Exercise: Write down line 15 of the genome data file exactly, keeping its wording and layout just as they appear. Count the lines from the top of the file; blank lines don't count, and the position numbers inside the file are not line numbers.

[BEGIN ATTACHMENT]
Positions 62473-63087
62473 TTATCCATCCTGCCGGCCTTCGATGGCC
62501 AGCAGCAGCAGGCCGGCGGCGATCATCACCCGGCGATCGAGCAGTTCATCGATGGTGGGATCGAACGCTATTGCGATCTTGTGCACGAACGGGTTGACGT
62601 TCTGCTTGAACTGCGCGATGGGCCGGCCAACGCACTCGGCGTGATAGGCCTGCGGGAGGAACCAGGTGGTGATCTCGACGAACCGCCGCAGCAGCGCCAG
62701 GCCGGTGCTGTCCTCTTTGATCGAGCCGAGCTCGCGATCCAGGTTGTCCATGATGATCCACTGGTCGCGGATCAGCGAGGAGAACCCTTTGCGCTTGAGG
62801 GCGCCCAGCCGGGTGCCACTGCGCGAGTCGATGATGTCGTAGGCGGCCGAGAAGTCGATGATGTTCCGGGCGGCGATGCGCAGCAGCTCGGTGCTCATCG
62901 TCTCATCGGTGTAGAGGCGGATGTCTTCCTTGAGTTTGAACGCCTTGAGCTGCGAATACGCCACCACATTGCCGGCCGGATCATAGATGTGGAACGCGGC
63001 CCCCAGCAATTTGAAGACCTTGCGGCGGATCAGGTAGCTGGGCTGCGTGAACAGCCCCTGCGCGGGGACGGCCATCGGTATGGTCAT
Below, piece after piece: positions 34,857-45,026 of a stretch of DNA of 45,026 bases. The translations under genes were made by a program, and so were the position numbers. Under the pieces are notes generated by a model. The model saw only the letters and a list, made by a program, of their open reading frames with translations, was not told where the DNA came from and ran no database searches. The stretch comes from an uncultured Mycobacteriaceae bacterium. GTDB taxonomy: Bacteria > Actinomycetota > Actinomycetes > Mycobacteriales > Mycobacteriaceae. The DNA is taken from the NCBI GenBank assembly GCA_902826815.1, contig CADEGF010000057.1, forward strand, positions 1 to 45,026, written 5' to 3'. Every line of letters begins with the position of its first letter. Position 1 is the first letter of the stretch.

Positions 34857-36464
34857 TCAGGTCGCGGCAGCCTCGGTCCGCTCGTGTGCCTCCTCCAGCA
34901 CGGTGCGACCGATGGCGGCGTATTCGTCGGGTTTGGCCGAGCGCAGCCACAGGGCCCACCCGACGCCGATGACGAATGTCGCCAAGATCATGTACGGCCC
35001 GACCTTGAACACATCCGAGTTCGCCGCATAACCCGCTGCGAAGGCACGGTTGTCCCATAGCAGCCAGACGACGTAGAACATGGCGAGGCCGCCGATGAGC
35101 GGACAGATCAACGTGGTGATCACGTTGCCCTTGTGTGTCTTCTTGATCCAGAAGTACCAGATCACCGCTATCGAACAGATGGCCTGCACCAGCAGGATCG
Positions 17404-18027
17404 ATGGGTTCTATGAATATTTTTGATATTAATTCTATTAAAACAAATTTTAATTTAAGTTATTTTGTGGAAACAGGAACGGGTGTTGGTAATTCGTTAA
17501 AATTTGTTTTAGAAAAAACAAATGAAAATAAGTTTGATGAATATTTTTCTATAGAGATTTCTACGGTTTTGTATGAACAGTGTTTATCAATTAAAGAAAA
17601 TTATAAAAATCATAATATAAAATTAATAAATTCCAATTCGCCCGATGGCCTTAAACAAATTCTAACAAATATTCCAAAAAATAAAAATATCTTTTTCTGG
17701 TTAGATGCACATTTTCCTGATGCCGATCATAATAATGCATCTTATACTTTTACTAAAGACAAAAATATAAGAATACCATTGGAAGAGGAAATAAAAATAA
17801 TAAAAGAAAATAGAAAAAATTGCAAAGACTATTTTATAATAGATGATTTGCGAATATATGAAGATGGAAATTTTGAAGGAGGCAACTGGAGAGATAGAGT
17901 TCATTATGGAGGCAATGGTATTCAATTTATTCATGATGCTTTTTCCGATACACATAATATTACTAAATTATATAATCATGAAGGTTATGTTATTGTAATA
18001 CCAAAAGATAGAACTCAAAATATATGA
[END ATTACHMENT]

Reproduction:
Positions 17404-18027